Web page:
The Cubs clearly are being aggressive this offseason. To this point, they have set the market for a number of positions. Soriano's contract sets the market for top outfielders on the market (like Carlos Lee), but for any of the high-end free agents. The Cubs also signed Wade Miller to a $1.5 million contract. So now the market for pitchers who were good four or five years ago and have been injured ever since. Included in that is Kerry Wood who the Cubs signed for $1.8 million. They also set the market for horrible hitting backup catchers by signing Henry Blanco to a two year, $5.5 million contract. They also signed Aramis Ramirez to a five year, $73 million extension, but that isn't a horrible signing.
Finally, this is the Cubs we are talking about. They added these players and manager Lou Pinella. And for what? To disappoint their fans again? To finish in the bottom half of the NL Central? To bog down their salary structure for the next decade!? The fact remains that right now, they have Carlos Zambrano and a bunch of question marks in the starting rotation. Their bullpen, with the possible exceptions of Bob Howry and Scott Eyre, is horrible too. We hear that the Cubs aren't done and will look to add pitching. Maybe they will sign a mid-level guy or two, but we will see.
And really, what has overpaying even done for a big league team? The Yankees overpay several players, giving older veteran types too much money later in their career. When is the last time they won a World Series? So, I find what the Cubs are doing interesting, dumb and comical all at one time.
It is just another reason that I am a Twins fan!
As I mentioned above, I am just an intrigued by the daily transactions and the rumor mill. I wish that the Twins would make a big splash sometimes. But having seen the types of contracts, the length of contracts and the number of dollars being shelled out, I do not want the Twins to be a player in this market. First, there are not really any free agents out there that the Twins should really consider in the first place. I think they could use a lefty reliever, but when Jamie Walker gets a three year, $12 million deal, and 40 year old Mike Stanton gets a two year deal, I just don't think that the Twins need to go in that direction. Likewise, I would like to see the Twins get a decent 3B guy to at least split time with Nick Punto, but then my choice, Wes Helms signed a two year, $5 million contract with the Phillies, and I now think that the Twins should stay away from that position as well.
In terms of free agents, I think it best for the Twins to wait around and let the 'names' get way more money than they deserve. Why handicap yourself with bad deals just because it is what everyone else is doing? No, wait until next spring when there are still some guys out there, guys who by then will be willing to sign a more team-friendly offer sheet. Will they be the impact players like Soriano or Carlos Lee? Of course not, but let's not forget that the Twins offense is already in decent shape.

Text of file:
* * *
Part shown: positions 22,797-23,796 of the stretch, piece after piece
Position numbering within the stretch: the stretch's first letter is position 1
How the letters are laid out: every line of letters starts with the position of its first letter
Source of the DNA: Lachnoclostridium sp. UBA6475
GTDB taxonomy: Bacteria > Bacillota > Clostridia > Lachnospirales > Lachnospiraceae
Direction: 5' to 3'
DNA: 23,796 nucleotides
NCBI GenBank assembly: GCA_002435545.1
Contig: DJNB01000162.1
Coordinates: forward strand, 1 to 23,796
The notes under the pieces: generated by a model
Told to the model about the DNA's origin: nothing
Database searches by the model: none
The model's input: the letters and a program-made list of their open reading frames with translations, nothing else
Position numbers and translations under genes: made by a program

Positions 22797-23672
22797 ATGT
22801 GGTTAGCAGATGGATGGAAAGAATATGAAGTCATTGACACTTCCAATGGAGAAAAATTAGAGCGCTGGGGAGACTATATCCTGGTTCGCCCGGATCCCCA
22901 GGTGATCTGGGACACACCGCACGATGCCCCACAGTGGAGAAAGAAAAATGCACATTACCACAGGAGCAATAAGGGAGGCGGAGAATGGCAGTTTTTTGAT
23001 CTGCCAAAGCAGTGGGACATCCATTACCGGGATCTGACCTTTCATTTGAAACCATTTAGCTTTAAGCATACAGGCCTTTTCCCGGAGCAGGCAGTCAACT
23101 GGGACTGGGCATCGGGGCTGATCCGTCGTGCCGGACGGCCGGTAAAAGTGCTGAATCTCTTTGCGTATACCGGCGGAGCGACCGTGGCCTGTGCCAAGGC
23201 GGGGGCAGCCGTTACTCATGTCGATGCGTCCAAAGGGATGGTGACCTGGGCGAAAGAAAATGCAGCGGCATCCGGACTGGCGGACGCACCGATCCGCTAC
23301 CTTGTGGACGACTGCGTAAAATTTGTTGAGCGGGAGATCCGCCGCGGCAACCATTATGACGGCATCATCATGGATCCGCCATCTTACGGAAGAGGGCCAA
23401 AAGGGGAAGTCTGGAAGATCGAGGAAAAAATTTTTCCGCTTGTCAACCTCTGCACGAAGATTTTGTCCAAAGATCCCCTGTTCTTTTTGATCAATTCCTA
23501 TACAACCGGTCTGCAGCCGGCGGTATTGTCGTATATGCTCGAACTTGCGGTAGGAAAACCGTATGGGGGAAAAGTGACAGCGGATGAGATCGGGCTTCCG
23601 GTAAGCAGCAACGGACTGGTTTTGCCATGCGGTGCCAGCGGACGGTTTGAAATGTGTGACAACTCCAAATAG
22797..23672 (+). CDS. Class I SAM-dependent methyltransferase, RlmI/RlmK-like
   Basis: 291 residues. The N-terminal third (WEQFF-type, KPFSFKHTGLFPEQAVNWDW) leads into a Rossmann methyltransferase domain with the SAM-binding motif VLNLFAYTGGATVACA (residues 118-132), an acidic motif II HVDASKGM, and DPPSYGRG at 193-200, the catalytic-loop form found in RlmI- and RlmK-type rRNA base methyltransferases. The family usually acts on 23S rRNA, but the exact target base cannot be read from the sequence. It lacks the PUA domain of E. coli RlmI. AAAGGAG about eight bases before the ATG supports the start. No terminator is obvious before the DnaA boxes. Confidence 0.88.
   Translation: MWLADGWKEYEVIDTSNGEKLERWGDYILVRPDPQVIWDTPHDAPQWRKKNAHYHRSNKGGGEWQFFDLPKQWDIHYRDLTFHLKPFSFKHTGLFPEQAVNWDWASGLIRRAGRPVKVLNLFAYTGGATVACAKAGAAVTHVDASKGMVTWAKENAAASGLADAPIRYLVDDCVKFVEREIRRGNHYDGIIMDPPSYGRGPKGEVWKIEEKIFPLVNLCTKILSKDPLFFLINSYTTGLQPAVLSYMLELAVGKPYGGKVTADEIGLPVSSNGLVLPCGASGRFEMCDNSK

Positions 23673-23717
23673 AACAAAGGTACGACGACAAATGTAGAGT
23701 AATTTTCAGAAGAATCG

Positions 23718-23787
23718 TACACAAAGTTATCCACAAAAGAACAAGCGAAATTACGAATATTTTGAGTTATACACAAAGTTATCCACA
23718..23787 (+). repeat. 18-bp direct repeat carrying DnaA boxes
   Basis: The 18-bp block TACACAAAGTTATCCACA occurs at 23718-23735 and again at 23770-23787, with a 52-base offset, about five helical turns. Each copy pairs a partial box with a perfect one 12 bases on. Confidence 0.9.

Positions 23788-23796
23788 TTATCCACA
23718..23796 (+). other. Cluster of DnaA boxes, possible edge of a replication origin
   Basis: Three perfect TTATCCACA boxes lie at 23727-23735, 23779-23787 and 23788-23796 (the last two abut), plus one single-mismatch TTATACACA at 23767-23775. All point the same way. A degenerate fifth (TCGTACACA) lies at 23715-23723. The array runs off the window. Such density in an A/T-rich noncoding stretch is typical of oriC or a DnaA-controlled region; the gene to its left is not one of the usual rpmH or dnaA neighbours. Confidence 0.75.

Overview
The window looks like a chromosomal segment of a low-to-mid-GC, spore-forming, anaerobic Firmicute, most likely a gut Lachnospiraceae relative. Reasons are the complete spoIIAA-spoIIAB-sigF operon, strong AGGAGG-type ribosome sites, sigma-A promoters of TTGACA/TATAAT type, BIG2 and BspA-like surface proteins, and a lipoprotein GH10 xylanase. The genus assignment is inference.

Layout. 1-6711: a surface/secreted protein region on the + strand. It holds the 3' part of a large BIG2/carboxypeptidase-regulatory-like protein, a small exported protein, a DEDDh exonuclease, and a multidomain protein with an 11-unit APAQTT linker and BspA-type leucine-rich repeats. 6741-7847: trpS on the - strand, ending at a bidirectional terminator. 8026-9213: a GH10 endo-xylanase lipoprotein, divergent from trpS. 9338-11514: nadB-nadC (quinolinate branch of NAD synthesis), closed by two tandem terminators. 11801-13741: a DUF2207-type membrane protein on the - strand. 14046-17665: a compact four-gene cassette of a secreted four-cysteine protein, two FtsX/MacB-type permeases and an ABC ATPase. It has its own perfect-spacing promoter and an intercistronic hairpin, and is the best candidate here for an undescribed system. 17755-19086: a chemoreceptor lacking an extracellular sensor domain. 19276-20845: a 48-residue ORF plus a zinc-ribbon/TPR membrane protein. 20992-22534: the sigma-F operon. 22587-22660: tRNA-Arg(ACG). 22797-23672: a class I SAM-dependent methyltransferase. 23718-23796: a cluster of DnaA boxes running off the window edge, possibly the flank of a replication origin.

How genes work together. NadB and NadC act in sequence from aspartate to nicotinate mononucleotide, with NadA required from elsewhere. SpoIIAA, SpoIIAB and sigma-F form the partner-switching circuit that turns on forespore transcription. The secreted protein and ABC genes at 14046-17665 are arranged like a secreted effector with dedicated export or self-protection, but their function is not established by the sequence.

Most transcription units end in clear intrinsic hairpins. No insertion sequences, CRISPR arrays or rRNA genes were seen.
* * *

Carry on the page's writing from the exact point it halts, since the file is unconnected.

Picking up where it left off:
The other thing that is becoming increasingly obvious is that if the Twins are going to make some changes to the roster, it will have to be done via the trade route. It will be interesting to see what Barry Zito and Jason Schmidt get because they will set the pitcher's market. However, when I hear that the next level, guys like Ted Lilly, Gil Meche and Adam Eaton are likely to get eight to ten million dollars a year for three or four years, I want nothing to do with that! But then when a guy like Jason Jennings of the Rockies becomes available via trade, I am intrigued. Is he a great pitcher? No. Is he a solid #3 type of pitcher. Yes. Just like those second tier guys that are about to get $8-10 million for a few years. Suddenly Jennings' $5.75 million, one year deal doesn't look so bad, does it? First, it isn't huge dollars. Second, it is just one year so if it doesn't work out, the Twins won't have to suffer!
This is another reason that Terry Ryan is a wise man! He has said all along that the free agent market is weak. With about three or four exceptions, he is right. I did think that there were a few guys that the Twins could use and that might fit in the Twins salary structure, but having seen how the market is going so far, even those guys are pricing themselves out of the Twins bracket. Ryan has said that looking creatively at trades is the way to go, and with the Soriano deal especially, I completely agree.
Here's how much this is affecting my thought process... and bear with me... I am almost starting to think that, based on this market, Torii Hunter just might be worth that $12 million that the Twins agreed to pay him in 2007! Brad Radke sure must be considering surgery and a comeback!! Based on what he has done in his career, he could be up for $12-15 million too!
Any thoughts on the free agent market this year? Should the Twins target anyone, or just go after trades? Maybe they're doing just fine with what they have and the prospects they have accumulated! Let me know what you think. E-mail me or leave some Comments below.
Check out the massive stock of Beloit Snappers Game-Used jerseys which will go on sale on Monday (TODAY!!). You will want to check out this link to see how much the jerseys cost and how to get yours!!
There are several diaries on Twins prospects over at John Sickels' site from the weekend.
There is a diary on Alex Romero.
There is also a diary doing a comparison of Erik Lis and Lyle Overbay! That's a nice comparable!
One other discussion is in regard to how Francisco Liriano will perform when he comes back in 2008.
Aaron Gleeman is starting his Top 40 Twins Prospects list with Prospects 36-40.
That's it for today. Check back tomorrow as their will be more! Please feel free to comment or e-mail me on anything. If there are topics you would like covered, or articles that you think I should link to, please make me aware of it. Thanks and have a great day!